Morrow Mountain event promotes culture, history
Morrow Mountain State Park hosted its annual Old Fashion Day celebration recently with exhibits and vendors set up in the park’s main picnic area, as well as tours and activities in other areas of the park.
Old Fashion Day is an event focused on trades and historical education of the 1800s and early 1900s, specifically that of the Morrow Mountain area, and has been going on since around 1990, according to Park Superintendent Jeff Davidson.
“The Old Fashion Day event highlights the history, heritage, and culture of the area,” he said, and noted around 30 vendors and exhibitors were participating in this year’s event.
In turn, the vendors, exhibitors and activities attract multitudes of visitors to the park.
Davidson estimated that by day’s end, some 7,500 to 8,000 participants would have come to the park for some or all of the event.
“Two years ago, we had around 8,000 visitors on Old Fashion Day, and today’s crowd is similar,” he said.
While a number of exhibitors offered items for sale, just as many were informational or instructional in nature.
Most exhibits featured demonstrations and information on the self-reliant lifestyle of the men and women of the 19th century. These included wood carving, rope-making, blacksmithing and cider-making, among others.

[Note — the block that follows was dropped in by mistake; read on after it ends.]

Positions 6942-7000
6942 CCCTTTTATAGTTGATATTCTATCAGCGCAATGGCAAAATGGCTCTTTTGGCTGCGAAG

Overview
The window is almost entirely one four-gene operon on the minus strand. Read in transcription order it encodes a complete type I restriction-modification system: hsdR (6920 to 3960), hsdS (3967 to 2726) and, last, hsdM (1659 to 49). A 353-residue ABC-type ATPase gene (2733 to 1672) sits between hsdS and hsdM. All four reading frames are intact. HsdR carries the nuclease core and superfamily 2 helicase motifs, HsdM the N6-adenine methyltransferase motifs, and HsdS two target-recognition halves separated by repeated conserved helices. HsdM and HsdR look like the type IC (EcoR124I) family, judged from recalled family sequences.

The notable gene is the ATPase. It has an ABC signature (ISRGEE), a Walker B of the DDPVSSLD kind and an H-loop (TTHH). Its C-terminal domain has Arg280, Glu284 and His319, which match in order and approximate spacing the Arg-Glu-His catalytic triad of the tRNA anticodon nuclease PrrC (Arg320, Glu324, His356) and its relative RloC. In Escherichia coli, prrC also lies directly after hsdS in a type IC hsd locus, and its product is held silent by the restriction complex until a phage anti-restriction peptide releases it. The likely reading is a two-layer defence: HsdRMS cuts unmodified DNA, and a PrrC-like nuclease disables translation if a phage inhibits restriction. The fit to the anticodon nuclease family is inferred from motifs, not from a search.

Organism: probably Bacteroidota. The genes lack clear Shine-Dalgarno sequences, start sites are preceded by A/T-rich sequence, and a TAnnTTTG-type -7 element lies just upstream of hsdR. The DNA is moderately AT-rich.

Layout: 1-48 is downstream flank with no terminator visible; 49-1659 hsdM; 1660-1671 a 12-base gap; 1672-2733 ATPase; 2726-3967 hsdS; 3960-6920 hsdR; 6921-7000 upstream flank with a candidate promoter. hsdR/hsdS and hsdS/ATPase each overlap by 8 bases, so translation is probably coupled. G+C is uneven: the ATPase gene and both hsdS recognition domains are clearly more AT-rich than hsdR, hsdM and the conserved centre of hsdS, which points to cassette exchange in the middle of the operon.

Other displays offered visitors an opportunity to try their hand at various activities, including candle-making, various children’s games of the era, and music-making.
Marshall Thompson, a native of Robeson County, was one such exhibitor. Thompson, who displayed hand-built dulcimers, also offered anyone interested an opportunity to learn to play the old-time string instrument.
“This is my third year here,” said the 86-year-old Thompson, a retired high school science teacher, who learned to play dulcimer after his wife gave him one for his birthday.
“After I learned to play, I got into building them,” he said. “It’s been an enjoyable pastime.”
In the picnic area parking lot, father and son combo P.L. and Allen Thompson displayed and operated three restored antique engines, while Brandon Phillips of Aquadale manned a table exhibiting antique hand tools.
In the picnic area, story teller J.A. Bolton of Rockingham enthralled children and parents alike with tales of all kinds, and members of the North Carolina Falconers’ Guild allowed visitors an “up close and personal” view of the stately fowl. Other activities included tours of the Dr. Francis Kron homestead, as well as a Civil War re-enactment.
Most North Carolina State Parks hold similar events during the year, said Davidson, but the Old Fashion Day at Morrow Mountain is larger than most.
“When this event first started back in the early 1990s, it was held at the park lodge,” said Davidson. “After a while, it had grown to the point that we had to move it to a larger area.
Now, our event here is one of the best attended in the state park system.”
Toby Thorpe is a freelance contributor for The Stanly News & Press.
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